Written by Williams ABAH, David LAWANI

Visit of world leaders: we want to see benefits - Nigerians

Nigeria was recently flooded with visits by world leaders. Just before leaving for the Forum on China-Africa Cooperation, FOCAC, in Beijing, China, last week, President Muhammadu Buhari hosted the German Chancellor, Angela Merkel, and the British Prime Minister, Theresa May. Although such visits are usually based on issues of mutual cooperation, the suspicion that they could be hijacked by the visiting leaders to lure Nigeria into lopsided agreements has prompted some Abuja residents, who spoke to Williams ABAH and David LAWANI to task the government to maximize such opportunities for the benefit of the country. Excerpts:

 

 

 

 

 

 

CLEMS OHA: It’s normal for countries with common interest to visit each other. But it is also important for host countries to assess the mutual benefits derivable from such visits.

In most cases, such visits are purely for mutual benefits. However, because of the kind of foreign policies we have, our country is seen as a dumping ground. Look at the untapped resources we have in Agriculture, tourism, solid minerals and others. Yet we don't have a well-established framework to boost our economy.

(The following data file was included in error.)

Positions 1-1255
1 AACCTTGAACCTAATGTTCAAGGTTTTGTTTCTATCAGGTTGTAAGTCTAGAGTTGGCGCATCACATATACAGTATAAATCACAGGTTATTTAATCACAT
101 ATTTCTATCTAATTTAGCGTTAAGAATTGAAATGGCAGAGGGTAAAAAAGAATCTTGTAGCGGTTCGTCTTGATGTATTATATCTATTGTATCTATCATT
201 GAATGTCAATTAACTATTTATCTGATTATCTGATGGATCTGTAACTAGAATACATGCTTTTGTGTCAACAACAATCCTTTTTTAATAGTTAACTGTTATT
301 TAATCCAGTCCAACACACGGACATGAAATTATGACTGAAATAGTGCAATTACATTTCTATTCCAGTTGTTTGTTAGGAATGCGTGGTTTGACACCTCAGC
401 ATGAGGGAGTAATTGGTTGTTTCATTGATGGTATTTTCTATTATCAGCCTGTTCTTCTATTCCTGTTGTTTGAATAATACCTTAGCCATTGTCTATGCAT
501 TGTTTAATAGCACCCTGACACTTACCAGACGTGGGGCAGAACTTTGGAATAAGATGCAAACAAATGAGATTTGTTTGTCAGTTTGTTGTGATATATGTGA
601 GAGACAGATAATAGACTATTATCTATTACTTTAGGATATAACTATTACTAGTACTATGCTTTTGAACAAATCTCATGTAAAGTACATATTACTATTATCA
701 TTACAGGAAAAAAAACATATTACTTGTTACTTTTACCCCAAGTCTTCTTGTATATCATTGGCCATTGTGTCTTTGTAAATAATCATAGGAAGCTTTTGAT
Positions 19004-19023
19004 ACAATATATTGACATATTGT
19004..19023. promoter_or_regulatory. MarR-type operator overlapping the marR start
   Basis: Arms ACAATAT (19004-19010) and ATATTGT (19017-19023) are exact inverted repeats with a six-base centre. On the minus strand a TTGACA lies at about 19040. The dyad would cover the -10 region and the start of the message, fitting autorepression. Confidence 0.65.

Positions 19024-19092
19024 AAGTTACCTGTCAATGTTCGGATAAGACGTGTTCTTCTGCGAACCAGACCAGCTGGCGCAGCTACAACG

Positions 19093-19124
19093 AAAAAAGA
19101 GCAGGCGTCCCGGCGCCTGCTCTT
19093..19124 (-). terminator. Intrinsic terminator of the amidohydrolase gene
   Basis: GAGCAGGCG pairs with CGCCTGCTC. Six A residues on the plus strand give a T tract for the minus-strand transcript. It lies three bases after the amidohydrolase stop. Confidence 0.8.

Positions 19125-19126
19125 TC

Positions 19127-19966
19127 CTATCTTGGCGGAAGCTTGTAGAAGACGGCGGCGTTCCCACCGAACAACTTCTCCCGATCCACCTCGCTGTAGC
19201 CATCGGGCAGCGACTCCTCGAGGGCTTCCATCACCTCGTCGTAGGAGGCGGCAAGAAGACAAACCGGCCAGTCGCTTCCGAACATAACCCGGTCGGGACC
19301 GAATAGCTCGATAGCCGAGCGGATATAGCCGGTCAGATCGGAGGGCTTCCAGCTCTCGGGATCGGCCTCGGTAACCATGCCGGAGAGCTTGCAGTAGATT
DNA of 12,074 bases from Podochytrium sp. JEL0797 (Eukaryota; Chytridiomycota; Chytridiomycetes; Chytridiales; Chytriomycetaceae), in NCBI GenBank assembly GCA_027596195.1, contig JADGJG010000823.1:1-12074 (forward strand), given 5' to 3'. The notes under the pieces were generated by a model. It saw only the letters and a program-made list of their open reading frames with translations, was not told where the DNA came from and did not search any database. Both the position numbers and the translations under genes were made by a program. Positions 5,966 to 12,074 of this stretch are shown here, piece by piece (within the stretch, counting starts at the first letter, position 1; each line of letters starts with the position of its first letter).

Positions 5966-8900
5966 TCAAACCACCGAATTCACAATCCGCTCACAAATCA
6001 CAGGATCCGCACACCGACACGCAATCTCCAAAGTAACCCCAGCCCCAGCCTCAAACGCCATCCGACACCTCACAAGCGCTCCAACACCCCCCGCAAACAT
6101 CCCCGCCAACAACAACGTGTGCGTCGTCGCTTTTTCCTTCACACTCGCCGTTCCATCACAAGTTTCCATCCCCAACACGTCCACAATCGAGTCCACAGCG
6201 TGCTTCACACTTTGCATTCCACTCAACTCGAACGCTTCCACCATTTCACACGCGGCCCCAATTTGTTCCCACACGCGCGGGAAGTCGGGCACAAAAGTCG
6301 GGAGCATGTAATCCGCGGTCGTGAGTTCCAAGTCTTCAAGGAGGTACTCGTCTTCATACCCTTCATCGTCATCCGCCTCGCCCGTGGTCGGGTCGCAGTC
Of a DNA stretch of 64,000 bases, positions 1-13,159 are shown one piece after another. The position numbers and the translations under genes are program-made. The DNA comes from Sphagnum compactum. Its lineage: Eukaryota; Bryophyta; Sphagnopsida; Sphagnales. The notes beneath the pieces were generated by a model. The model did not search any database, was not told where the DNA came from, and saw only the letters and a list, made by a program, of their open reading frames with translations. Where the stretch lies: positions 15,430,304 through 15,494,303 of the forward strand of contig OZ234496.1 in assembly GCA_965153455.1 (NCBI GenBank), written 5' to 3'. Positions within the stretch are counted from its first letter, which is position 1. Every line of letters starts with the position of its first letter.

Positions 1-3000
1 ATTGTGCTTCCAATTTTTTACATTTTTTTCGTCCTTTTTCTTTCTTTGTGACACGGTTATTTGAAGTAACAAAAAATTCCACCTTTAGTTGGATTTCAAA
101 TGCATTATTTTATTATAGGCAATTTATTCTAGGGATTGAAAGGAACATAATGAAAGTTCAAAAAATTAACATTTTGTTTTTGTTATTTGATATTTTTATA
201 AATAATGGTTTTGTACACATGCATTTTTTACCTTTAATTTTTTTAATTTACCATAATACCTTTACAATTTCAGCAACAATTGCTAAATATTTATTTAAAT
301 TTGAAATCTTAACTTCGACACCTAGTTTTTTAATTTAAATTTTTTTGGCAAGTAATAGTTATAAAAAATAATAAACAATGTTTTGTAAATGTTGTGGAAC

Most of these developed countries visit Nigeria because they know that we don't have the technical know-how to develop our economy. Look at our oil industries. Do you know how much those countries refining our crude oil are gaining from Nigeria? They make a lot of money from us and use it to develop their economy.

I think the government needs to take a critical look at the economy before engaging on any bilateral agreement with any country for business. As we speak, Nigeria is the economic hub of Africa. Like I said earlier, there is need for the government to strengthen our foreign policy so that we will not be used as a dumping ground for foreign goods.

 

BEN UKA: Most of the world leaders you see coming into Nigeria came to establish genuine business relationship with the country. But our problem is the lack of enabling environment that will attract them to invest in the country.

Look at power sector. A situation where there is no adequate power supply, how do you expect foreign investors to see it as a lucrative area for business? It doesn't work that way. Most foreign companies liquidate after few years of operation.

For me, we don't even need to dissipate our energy on signing trade agreements, the government should go back to the drawing board and design a well economic blueprint to address all economic challenges in the country.

 

HASSAN MUHAMMED: The visit of world leaders into the country is an evidence that Nigeria is good for investment. Since this government came into power, it has made positive efforts in the area of foreign relations. Few days ago, the president was in China to engage them on how to develop the critical sectors of the economy.